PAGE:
Wednesday, September 12, 2012

The Message - 1976 - Full Movie - HD

Published on Aug 29, 2012 by 
Muhammad, Messenger of God (in Arabic: ??????? Ar-Risalah; U.S. title: The Message) is a 1976 film directed by Moustapha Akkad chronicling the life and times of Muhammad, the prophet of Islam. Released in both Arabic and English, Mohammad, Messenger of God serves as an introduction to early Islamic history.

The film follows Muhammad starting with Islam's beginnings in Mecca in which the Muslims are persecuted, the exodus to Medina, and ending with the Muslims' triumphant return to Mecca. A number of crucial events, such as the Battle of Badr and Battle of Uhud are depicted, and the majority of the story is told from the point-of-view of peripheral individuals such as Hamza ibn `Abd al-Muttalib (Muhammad's uncle), Abu Sufyan (the leader of Mecca) and his wife Hind bint Utbah (enemies of Islam who later become Muslims themselves).

Depiction of Muhammad

In accordance with Muslim beliefs regarding depictions of Muhammad, he was not depicted on-screen nor was his voice heard. At the beginning of the film, a statement is displayed, "The makers of this film honour the Islamic tradition which holds that the impersonation of the Prophet offends against the spirituality of his message. Therefore, the person of Mohammad will not be shown."

This rule extended to his wives, his daughters, his sons-in-law, and the first caliphs (Abu Bakr, Umar, Uthman, Ali). This left Muhammad's uncle Hamza (Anthony Quinn) and his adopted son Zayd (Damien Thomas) as the central characters. During the battles of Badr and Uhud depicted in the movie, Hamza was in nominal command, even though the actual fighting was led by Muhammad.

Whenever Muhammad was present or very close by, his presence was indicated by light organ music. His words, as he spoke them, were repeated by someone else such as Hamza, Zayd and Bilal. When a scene called for him to be present, the action was filmed from his point of view. Others in the scene nodded to the unheard dialogue.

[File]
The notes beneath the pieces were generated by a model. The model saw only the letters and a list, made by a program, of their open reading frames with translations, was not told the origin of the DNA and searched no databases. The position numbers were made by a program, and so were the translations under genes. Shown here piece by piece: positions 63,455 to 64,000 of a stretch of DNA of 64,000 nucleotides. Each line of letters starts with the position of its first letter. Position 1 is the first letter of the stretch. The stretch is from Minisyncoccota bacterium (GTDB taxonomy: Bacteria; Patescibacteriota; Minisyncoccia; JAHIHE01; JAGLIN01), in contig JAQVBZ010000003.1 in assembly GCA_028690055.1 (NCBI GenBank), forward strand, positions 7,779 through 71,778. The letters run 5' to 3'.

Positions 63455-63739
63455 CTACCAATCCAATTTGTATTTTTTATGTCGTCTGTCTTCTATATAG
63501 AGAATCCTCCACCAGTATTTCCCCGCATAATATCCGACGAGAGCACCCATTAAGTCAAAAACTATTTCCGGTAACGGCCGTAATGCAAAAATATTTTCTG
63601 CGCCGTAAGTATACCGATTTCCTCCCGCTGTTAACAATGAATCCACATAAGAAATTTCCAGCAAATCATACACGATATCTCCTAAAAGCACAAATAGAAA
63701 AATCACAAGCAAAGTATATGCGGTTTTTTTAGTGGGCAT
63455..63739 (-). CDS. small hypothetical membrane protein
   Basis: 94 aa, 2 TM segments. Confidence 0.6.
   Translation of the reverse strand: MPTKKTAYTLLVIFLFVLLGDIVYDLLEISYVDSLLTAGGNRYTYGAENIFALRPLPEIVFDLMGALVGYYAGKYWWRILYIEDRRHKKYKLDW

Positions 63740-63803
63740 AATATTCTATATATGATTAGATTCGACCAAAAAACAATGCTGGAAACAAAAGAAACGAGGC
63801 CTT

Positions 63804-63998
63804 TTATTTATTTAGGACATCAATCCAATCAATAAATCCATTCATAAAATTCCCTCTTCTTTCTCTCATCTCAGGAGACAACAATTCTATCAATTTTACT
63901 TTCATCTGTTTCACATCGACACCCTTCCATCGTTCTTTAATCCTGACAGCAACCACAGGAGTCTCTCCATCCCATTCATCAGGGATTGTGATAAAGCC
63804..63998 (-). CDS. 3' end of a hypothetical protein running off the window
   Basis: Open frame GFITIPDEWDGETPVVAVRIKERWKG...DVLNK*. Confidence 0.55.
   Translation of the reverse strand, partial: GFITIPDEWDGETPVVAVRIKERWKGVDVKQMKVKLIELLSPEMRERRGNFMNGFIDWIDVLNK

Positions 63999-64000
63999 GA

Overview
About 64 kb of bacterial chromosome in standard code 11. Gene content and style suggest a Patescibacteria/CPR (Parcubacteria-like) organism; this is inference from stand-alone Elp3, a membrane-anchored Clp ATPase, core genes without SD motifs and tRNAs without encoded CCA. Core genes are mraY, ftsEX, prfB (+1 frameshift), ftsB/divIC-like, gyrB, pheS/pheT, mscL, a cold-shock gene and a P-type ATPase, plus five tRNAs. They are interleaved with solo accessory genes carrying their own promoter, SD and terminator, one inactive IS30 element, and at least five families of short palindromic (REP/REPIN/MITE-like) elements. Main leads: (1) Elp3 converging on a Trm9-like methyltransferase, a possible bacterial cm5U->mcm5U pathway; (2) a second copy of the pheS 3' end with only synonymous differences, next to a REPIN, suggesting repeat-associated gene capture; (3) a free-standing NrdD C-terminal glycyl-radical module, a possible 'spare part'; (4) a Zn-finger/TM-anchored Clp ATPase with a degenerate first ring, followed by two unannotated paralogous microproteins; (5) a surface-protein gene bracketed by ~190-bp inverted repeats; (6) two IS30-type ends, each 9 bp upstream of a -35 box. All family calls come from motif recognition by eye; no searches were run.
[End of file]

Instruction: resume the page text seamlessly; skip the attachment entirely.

The closest the film comes to a depiction of Muhammad or his immediate family are the view of Ali's famous two-pronged sword Zulfiqar during the battle scenes, a glimpse of a staff in the scenes at the Kaaba or in Medina, and Muhammad's camel, Qaswa.

The 1977 Hanafi Siege demands included destruction of the film. It is not clear the hostage takers understood the film did not attempt to depict Mohammad.

Anthony Quinn as Hamza
Irene Papas as Hind
Garrick Hagon as Ammar ibn Yasir
Michael Ansara as Abu-Sofyan
Johnny Sekka as Bilal al-Habashi
Michael Forest as Khalid
Andr? Morell as Abu-Talib
Robert Brown as Utba
Rosalie Crutchley as Sumayyah
Damien Thomas as Zayd
Bruno Barnabe as Umayyah
Martin Benson as Abu-Jahl
Neville Jason as Ja`far
John Bennett as ibn-Salool
George Camiller as Al-Waleed
Donald Burton as `Amr
Nicolas Amer as Suhayl
Earl Cameron as al-Najashi
Ronald Chenery as Mus`ab
Michael Godfrey as Barra
Habib Ageli as Hudhayfah
John Humphry as Ubayda
Peter Madden as Toothless Man
Ewen Solon as Yasir
Hassan Jundi as Kisra
Wolfe Morris as Abu-Lahab
Abdullah Lamrani as Ikrimah
Ronald Leigh-Hunt as Heraclius
Elaine Ives-Cameron as Arwa
Leonard Trolley as Silk Merchant
Mohammad Al Gaddary as Money Lender
Gerard Hely as Poet Sinan.

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